The two most common types of lung cancer are small cell lung cancer (SCLC), in which the cancer cells are small and round, and non–small cell lung cancer (NSCLC), in which the cancer cells are larger. Sometimes a cancer has features of both types, and is called mixed small cell/large cell cancer.

I personally feel that any lawyer would be more receptive to you if you had a strong IMO.

And with a strong IMO you really dont need a lawyer.

In my opinion this is the only thing that VA would consider for this type of claim.

If the asbestos exposure can be proven via his 201 file and MOS, and then any potential other causes of the cancer (smoking, post service employment-which doesnt seem to be the case here) can be overcome with an IMO doctor's medical rationale, then this might be the best investment you could make.

But that might depend on this---

aside from his non Vietnam service, and a lack of symptoms in his SMRS (per the VA-an IMO doctor might disagree after a complete review of his SMRs)

did the VA give any other reason for denial of the DIC?

"The VA ignored our assertions " and will continue to do that, saying you don't have the medical expertise to opine on this claim.

They would change their tune with a strong IMO.

The problem with IM0s is that they are costly. And they can end up sometimes not in favor in favor of the claim.

One thing about older SMRs. They can be hard to read and often take being magnified on a PC. Any abbreviations or medical acronyms in them have to be carefully figured out.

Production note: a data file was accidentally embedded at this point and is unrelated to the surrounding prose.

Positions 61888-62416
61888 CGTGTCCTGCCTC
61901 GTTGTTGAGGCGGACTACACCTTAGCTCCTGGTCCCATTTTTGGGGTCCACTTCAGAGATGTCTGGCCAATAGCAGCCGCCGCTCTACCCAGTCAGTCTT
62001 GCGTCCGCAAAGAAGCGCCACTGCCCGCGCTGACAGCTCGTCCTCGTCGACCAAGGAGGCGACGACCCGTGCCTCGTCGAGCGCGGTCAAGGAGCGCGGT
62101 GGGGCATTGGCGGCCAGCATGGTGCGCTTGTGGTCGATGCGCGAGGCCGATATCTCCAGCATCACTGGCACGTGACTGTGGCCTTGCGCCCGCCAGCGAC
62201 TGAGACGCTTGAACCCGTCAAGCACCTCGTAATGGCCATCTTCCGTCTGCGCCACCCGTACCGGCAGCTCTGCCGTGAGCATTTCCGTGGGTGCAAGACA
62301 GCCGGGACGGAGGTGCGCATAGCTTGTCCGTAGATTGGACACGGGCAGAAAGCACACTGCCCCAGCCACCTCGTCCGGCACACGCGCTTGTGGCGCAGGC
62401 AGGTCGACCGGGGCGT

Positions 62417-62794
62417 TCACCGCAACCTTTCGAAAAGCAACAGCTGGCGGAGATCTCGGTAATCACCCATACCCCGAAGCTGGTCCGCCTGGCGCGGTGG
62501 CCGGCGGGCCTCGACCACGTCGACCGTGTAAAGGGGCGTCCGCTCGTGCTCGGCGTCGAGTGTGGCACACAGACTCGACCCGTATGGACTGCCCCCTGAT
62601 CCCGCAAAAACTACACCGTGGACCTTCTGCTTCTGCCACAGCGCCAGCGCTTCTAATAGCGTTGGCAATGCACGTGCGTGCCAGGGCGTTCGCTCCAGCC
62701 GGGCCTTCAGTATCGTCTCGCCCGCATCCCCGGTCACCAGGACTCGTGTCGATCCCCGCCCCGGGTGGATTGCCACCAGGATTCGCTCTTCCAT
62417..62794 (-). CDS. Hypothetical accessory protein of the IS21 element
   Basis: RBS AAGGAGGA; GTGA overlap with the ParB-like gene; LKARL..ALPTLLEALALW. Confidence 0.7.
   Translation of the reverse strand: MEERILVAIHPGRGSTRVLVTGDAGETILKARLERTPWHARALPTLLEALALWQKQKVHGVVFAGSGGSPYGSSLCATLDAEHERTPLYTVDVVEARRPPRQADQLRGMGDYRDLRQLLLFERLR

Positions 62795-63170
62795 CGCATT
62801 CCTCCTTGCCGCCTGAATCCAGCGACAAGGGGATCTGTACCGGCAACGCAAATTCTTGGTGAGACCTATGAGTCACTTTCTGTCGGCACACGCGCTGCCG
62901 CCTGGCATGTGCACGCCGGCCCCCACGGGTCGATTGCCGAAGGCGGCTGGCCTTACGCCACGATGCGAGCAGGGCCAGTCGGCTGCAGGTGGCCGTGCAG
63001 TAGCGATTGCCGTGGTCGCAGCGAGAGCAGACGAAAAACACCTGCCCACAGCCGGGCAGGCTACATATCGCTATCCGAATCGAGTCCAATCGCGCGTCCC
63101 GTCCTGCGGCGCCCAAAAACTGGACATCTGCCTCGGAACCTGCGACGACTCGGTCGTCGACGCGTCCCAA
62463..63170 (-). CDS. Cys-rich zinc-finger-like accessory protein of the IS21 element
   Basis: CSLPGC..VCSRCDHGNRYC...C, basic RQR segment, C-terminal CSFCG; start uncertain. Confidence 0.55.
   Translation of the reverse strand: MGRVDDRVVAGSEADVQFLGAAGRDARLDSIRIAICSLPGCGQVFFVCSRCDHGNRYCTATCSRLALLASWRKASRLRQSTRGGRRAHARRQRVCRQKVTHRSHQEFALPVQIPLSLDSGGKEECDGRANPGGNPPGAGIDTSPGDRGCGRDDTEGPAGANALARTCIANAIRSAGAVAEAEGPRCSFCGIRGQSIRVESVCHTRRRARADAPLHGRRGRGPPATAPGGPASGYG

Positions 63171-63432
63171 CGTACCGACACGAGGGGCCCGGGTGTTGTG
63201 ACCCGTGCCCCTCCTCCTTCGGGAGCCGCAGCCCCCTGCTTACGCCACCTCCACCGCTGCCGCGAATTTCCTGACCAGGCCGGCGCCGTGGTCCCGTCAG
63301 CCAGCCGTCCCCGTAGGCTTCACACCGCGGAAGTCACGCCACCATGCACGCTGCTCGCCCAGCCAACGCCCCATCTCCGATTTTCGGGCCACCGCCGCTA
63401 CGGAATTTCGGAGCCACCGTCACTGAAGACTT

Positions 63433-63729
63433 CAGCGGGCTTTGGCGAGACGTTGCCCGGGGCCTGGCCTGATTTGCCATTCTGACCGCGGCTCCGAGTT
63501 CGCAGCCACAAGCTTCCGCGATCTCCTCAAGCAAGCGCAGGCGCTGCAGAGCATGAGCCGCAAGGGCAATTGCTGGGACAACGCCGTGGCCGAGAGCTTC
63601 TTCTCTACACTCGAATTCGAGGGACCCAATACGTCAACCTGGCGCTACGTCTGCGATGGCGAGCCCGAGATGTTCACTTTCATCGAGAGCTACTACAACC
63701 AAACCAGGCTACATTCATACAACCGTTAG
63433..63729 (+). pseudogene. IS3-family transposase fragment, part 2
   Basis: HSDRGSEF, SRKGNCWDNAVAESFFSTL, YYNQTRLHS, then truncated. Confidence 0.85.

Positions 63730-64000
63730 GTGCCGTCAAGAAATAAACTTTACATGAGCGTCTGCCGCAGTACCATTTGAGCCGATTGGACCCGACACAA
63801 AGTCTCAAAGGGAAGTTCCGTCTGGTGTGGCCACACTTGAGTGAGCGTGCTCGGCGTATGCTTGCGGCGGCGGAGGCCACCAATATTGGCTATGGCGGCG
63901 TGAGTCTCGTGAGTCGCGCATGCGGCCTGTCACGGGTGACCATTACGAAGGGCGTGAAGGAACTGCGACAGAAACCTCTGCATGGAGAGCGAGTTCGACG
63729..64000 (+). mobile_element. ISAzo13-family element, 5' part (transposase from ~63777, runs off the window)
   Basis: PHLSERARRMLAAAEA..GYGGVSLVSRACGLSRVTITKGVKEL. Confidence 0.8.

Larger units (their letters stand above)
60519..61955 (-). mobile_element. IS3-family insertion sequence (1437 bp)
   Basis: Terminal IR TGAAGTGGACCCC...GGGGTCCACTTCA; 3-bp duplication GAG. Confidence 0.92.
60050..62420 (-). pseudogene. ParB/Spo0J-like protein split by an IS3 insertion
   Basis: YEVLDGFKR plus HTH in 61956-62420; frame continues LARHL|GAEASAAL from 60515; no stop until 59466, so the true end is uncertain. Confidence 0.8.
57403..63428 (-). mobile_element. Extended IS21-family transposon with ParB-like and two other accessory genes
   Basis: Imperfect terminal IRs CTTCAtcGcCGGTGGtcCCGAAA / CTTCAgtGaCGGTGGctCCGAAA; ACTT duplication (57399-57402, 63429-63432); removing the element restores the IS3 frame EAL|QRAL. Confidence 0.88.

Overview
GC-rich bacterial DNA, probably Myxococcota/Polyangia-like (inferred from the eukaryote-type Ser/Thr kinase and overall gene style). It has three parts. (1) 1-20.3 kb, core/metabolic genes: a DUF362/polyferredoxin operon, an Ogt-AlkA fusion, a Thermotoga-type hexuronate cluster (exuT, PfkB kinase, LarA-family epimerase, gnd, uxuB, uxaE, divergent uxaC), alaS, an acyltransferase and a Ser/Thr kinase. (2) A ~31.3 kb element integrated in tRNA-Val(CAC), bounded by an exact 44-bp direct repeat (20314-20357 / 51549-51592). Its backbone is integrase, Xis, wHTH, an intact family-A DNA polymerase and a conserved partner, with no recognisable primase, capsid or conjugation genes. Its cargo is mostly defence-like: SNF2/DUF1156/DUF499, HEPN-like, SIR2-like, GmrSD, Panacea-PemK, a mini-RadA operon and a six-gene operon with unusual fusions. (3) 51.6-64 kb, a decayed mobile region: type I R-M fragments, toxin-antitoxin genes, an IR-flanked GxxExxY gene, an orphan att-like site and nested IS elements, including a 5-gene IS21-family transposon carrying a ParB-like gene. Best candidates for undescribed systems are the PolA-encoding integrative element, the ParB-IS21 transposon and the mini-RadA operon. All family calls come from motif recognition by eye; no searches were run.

I had a vet whose SMRs were full of venereal disease symptoms and treatment I helped him prove he had inservice manifestations of diabetes via penile discharge and other stuff documented and probably never had VD.

His physician gave him an IMO, based on some of the info I had found and he finally succeeded in his claim after more then a decade.

It took a lot of work and considerable time and I have simplified here just one of 3-4 symptoms he had of diabetes in his SMRs. but you might want to read those SMRs again and again. Obviously VA never saw in this vets SMRs what I found and even had my daughter ( Intell cryptologist-USAF decifer one SMR with his permission)

A strong IMO doctor will do all of that for you.

You need to determine however (IMOs are costly)

if the inservice nexus to asbestos can be proven=(which perhaps the VA has already conceded by virtue of his MOS ). and then if the type of lung cancer could be possibly associated to it

by researching any medical terms in his records, (and of course an autopsy could reveal potential asbestos etiology in the autopsy narrative if one was performed)

and then you will now if you can expect an IMO to support your DIC claim as to 'as likely as not'.

Even with exposure to asbestos, not all lung cancers can be attributed to that type of exposure so an IMO doctor will be carefully reviewing not only his SMRs but all available medical records, MRI narratives, treatment records, and, if possible, the results of an autopsy if one was done.

I find I take every chance I get to remind all veterans to make sure your family requests an autopsy at our death unless you have a continuous 10 year 100% P & T SC rating as that would ensure DIC without an autopsy regardless of cause of death.

It can be critical for many DIC claims.

Edited by Berta